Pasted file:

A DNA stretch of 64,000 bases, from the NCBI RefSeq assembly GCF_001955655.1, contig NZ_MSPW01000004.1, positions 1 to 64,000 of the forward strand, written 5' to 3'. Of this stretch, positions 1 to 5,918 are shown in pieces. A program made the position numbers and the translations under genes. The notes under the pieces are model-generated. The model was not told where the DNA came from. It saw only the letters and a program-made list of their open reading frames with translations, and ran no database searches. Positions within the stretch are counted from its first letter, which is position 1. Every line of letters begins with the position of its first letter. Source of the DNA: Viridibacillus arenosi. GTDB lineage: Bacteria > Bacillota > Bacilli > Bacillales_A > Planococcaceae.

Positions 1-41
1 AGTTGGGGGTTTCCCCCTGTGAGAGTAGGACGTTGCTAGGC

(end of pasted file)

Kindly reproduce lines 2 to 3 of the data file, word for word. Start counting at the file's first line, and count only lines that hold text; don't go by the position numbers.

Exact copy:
Positions 1-41
1 AGTTGGGGGTTTCCCCCTGTGAGAGTAGGACGTTGCTAGGC